Japan's crude steel output in the fiscal year that starts next April is likely to be flat from this year at around 105 million tonnes, with growing local demand offsetting faltering exports, an industry body said on Wednesday.
That tepid outlook from the Japan Iron and Steel Federation follows a string of weak signals on the country's economy that have raised doubts about government efforts to reignite growth and end decades of deflation.
It also comes as steelmakers around the world grapple with the fallout of massive exports of cheap steel from China, with producers there turning overseas as the local appetite wavers.
"Domestic demand will certainly increase next fiscal year thanks to higher capital expenditure and consumer spending ahead of the planned sales tax hike in 2017, on top of Olympic-related construction demand," Koji Kakigi, chairman of the steel industry body, told a news conference.
Japan plans to raise its sales tax to 10 percent from 8 percent in April 2017. The country is also gearing up to host the Olympics in 2020.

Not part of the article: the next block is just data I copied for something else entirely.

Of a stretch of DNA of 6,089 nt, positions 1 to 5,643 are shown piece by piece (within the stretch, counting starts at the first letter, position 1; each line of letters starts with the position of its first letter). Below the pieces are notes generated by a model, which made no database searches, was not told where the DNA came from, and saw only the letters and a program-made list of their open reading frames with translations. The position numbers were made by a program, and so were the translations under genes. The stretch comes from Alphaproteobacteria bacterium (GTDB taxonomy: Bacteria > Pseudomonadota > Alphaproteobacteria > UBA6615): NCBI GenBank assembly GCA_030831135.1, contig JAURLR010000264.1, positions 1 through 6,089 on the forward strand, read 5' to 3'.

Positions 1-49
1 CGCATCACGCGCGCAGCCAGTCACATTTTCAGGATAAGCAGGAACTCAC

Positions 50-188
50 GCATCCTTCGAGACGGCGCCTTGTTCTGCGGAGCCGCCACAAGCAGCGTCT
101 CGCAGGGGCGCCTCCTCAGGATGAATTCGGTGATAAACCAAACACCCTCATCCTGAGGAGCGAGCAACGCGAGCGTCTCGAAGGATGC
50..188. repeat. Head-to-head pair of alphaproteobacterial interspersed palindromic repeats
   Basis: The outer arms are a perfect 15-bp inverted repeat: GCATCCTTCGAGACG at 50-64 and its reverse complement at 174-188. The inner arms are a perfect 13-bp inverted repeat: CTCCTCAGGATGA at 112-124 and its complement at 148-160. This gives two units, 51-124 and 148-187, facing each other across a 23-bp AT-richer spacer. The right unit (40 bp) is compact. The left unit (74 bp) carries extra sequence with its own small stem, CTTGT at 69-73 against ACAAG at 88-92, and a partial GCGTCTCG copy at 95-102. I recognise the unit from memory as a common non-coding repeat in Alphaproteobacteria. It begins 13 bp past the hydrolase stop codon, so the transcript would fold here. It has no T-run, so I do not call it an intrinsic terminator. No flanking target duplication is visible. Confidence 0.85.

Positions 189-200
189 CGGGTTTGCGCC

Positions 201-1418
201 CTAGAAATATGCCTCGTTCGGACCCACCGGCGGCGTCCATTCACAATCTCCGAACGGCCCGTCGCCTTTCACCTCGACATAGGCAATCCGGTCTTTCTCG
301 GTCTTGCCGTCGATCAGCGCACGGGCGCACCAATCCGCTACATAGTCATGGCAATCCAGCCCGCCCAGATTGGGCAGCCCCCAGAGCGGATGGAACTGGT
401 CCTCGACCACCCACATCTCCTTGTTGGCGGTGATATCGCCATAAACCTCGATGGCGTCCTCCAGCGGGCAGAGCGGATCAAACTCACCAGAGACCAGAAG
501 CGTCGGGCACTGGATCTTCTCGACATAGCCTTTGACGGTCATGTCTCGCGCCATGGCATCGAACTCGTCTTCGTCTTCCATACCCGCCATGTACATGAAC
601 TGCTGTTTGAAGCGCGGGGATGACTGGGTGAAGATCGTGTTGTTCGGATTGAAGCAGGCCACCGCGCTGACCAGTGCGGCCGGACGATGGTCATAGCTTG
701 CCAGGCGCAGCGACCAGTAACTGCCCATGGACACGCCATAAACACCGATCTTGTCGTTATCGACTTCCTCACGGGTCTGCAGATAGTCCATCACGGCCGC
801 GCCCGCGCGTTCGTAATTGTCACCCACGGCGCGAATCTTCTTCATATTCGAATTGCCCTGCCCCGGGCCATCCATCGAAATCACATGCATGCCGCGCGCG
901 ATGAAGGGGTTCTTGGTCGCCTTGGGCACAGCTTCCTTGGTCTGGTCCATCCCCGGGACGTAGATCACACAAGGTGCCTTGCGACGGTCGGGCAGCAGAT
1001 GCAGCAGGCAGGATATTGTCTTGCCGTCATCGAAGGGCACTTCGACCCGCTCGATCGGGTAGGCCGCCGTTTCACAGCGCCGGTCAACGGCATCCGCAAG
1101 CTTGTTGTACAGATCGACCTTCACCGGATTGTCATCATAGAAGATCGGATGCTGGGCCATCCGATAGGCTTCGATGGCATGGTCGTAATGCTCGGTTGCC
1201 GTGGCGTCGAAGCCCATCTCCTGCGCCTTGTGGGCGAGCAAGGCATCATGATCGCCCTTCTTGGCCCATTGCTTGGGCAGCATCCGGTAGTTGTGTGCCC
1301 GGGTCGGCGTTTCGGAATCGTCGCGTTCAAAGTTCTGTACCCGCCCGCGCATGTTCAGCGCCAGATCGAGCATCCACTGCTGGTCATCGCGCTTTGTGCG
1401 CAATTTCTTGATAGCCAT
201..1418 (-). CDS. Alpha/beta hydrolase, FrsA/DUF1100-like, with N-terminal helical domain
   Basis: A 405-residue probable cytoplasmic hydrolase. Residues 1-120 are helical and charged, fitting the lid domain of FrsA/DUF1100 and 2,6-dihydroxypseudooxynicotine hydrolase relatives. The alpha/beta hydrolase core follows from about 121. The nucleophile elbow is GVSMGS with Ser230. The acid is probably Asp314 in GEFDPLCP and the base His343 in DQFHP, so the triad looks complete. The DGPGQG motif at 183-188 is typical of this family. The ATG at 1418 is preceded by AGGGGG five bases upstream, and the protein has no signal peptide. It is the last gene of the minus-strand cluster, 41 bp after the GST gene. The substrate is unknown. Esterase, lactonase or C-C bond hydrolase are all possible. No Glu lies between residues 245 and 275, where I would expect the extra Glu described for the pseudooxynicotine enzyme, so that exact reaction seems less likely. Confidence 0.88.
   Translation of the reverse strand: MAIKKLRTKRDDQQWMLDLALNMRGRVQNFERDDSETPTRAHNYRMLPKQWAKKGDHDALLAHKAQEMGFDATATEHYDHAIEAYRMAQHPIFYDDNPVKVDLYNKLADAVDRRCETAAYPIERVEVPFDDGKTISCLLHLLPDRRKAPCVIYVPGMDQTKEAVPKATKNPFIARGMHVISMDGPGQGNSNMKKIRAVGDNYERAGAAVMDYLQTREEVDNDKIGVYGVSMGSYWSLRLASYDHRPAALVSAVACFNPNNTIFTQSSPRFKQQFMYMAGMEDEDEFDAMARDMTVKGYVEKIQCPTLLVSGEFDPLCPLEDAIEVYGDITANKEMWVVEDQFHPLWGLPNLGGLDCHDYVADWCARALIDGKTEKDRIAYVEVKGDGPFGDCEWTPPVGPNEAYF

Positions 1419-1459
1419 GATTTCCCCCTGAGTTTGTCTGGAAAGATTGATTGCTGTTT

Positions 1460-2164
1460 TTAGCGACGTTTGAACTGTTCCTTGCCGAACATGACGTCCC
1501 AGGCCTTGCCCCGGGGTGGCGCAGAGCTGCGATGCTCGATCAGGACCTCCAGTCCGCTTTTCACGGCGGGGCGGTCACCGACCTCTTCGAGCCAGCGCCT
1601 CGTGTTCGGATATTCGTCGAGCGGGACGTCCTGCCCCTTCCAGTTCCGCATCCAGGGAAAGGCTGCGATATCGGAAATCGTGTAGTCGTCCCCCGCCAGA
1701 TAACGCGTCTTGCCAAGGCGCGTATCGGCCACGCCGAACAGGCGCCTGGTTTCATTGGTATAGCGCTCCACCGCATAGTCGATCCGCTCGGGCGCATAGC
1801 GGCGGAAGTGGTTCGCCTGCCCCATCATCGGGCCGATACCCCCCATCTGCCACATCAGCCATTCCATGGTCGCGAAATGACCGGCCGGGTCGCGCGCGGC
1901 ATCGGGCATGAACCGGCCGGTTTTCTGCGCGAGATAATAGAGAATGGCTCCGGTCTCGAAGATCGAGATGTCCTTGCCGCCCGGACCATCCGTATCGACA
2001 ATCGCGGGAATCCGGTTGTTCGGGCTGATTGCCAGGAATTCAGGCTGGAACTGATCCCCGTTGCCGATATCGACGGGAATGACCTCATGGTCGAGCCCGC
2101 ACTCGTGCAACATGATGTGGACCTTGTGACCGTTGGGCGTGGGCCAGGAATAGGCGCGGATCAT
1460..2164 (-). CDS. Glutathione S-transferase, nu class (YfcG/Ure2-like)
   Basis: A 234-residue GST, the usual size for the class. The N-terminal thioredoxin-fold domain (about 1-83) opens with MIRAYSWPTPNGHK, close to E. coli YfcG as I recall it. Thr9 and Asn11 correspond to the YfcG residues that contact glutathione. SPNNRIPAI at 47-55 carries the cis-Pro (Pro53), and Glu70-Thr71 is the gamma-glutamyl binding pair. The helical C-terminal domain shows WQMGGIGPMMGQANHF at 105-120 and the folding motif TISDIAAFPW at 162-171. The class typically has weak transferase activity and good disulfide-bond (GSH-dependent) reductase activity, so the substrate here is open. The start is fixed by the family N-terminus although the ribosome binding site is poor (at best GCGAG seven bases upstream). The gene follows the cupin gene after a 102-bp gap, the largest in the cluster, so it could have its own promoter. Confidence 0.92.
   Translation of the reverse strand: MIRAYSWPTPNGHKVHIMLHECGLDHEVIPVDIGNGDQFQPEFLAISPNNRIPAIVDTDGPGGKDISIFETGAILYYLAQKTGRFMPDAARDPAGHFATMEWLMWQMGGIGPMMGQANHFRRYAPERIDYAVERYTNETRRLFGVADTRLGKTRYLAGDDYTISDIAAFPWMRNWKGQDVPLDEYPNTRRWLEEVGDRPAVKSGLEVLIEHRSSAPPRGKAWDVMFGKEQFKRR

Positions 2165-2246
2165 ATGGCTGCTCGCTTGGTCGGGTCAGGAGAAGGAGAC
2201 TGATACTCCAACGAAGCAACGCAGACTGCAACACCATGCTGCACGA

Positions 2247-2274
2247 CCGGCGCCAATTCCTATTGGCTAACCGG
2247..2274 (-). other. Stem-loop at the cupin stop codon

"The problem is overseas demand ... It's difficult to make a forecast now, but we expect a slight drop in steel exports next fiscal year," Kakigi said, without giving further detail.
Kakigi, also president of JFE Steel, a unit of JFE Holdings Inc, said appetite for the country's exports would be hit by increased shipments of Chinese steel.
Japan's crude steel production has been in a downtrend since late last year, pressured by slack consumption of cars and houses after a sales tax hike in April 2014.
Tumbling steel prices in Asia, hit by China's exports and weaker demand for energy-related steel products such as drill pipes because of plunging oil prices, forced steelmakers like Nippon Steel & Sumitomo Metal and JFE Steel to trim output.
Japan's industry ministry has predicted the country's crude steel output would fall 3.7 percent in October-December from a year earlier.